Making sense of the sedra: Balak
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Making sense of the sedra: Balak

In our thought-provoking series, rabbis, rebbetzins and educators relate the week's parsha to the way we live today

This week’s Torah portion, Balak, is in turn comic, serious and instructive.

The powerful magician Bil’am is hired by Balak, the King of Moab, to curse the Israelites while we are travelling towards the land of Canaan. The Almighty tells him he cannot go, but on being pressed by Balak’s second set of messengers he is allowed. Rav Nachman (Sanhedrin 105a) tells us that chutzpah sometimes yields results. He then blesses Israel three times, the third being the famous words mah tovu, which we use today when entering the synagogue.

Peculiar to Bil’am is the way he seeks prophecy. Other prophets in the Bible try to resist the call from God. Bil’am courts it as a method of self-aggrandisement. He boasts of his communications, and mentions himself when speaking the words God puts in his mouth. This is in stark contrast to the manner of Moses’ prophecy – Moses removes his ego from the proceedings and speaks clearly, citing God without mentioning himself. The great modern commentator Nehama Leibowitz cites many prophets who repeatedly conclude their prophecy with “says the Lord”, whereas Bil’am repeatedly says: “The saying of Balaam the son of Beor, and the saying of the man whose eye is opened.”

The humour of the whole story indicates that stuffy, pompous Bil’am is no different from a donkey – God makes him speak much as the donkey speaks. As a mouthpiece he is no better than the donkey; indeed the donkey appears in a better light, being honest about her self-interest in her speech, whereas Bil’am hides his own interest in his pomposity. He clearly loves being at the centre of this power and is reluctant to let go, even when his pomposity is punctured by the talking donkey. He just can’t take a hint.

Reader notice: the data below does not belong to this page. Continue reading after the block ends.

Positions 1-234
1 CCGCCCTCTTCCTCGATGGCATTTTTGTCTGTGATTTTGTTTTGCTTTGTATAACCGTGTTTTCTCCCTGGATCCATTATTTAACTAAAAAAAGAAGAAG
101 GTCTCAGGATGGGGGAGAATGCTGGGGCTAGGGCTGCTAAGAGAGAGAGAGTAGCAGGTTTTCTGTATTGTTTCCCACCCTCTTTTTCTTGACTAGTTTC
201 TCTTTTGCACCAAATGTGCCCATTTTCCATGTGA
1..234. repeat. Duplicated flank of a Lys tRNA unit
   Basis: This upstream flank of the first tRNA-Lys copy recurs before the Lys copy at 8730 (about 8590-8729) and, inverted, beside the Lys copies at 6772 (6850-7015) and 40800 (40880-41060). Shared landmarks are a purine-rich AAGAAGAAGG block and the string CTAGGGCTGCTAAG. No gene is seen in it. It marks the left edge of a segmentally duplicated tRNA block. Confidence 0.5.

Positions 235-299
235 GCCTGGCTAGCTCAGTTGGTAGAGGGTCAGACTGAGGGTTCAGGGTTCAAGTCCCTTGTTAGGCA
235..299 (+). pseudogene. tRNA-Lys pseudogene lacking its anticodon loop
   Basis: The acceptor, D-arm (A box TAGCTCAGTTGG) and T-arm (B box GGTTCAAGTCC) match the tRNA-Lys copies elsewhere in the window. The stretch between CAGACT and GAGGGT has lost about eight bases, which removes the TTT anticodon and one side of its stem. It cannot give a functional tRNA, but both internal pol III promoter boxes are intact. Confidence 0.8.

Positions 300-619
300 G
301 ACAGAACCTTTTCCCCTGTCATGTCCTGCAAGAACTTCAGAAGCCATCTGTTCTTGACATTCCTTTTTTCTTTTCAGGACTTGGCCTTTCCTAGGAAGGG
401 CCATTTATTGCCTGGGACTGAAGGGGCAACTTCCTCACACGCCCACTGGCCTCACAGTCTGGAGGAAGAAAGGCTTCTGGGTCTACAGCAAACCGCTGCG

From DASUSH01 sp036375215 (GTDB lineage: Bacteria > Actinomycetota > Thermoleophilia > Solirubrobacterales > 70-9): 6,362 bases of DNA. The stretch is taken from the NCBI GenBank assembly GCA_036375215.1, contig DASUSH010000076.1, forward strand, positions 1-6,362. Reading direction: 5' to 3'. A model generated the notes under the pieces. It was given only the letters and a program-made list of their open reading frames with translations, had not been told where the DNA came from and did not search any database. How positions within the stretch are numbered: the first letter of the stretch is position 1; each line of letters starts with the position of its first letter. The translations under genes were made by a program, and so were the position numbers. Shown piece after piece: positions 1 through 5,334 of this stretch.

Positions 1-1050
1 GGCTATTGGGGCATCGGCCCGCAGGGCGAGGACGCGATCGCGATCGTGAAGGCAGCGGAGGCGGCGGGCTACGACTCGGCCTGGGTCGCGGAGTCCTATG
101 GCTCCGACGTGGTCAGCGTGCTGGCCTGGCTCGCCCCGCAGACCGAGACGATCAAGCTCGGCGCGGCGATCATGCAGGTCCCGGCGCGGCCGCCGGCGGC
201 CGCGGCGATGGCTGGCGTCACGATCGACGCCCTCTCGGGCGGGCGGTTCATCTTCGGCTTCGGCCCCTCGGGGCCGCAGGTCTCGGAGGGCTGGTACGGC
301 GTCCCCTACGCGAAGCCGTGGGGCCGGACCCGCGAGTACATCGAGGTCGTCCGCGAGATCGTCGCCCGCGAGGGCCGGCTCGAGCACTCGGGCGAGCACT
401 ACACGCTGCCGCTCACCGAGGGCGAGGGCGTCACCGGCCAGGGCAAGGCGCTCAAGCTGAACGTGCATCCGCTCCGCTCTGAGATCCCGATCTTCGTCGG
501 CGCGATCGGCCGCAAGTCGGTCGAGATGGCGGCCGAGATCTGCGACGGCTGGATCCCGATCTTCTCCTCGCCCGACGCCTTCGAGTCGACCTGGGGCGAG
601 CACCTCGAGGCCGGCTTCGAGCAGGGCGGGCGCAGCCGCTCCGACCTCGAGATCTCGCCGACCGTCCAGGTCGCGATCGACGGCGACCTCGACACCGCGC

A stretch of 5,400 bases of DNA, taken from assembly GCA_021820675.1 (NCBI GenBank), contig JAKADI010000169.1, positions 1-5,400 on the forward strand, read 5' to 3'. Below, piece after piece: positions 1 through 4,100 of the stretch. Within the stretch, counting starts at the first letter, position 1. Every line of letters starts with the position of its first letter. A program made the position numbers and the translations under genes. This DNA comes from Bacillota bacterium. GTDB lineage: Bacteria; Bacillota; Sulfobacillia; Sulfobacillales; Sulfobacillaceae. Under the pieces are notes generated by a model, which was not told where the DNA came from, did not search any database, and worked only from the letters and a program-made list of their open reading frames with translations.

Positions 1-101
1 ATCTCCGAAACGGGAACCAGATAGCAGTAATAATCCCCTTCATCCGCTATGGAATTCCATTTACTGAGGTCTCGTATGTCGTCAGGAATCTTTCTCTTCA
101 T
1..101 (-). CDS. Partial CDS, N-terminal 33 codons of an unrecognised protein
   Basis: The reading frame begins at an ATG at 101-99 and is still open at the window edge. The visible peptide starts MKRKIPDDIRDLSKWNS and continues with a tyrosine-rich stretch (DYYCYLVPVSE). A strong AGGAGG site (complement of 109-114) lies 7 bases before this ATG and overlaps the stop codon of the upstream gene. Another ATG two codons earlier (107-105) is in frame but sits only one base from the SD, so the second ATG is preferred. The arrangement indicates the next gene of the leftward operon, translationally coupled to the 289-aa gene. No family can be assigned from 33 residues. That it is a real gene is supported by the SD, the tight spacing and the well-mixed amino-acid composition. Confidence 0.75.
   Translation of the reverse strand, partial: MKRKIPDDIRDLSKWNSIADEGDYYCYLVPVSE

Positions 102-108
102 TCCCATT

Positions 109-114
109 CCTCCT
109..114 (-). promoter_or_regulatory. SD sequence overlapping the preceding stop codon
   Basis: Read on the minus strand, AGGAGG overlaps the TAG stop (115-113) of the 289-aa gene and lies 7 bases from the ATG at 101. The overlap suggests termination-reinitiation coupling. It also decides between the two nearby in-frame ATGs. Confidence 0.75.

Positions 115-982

The three attempts at a curse, changed by God into a blessing, anger the King, but Bil’am explains that he cannot alter the prophecy. A prophet has the job of speaking truth to powerful people. This is an example of a prophet speaking (most unwillingly) straightforward and contrary words to a monarch. God turns his self-centred arrogance into a means of warning and rebuke, a warning of the ultimate disaster awaiting both prophet and king.

The ultimate failure and inversion of Bil’am’s mission lead to the desperation of the Midianites’ attempted seduction of the Jewish people, and the collapse of that endeavour.

In today’s world we see many people who seek power and self-aggrandisement like Bil’am. They are prepared to puff themselves up and, pumped-up on their own words, they push their own stories, however implausible. The lust for power leads most people to ignore the obvious, rather as Bil’am appears unphased when faced with the outrageous miracle of a talking donkey. This lack of self-awareness makes an ass of those who would be the donkey’s interlocutor. Those who are prepared to state hard facts are few in number, but perhaps their wisdom is worth more than the inflated blandishments and inward-looking unawareness of the many.

 

 

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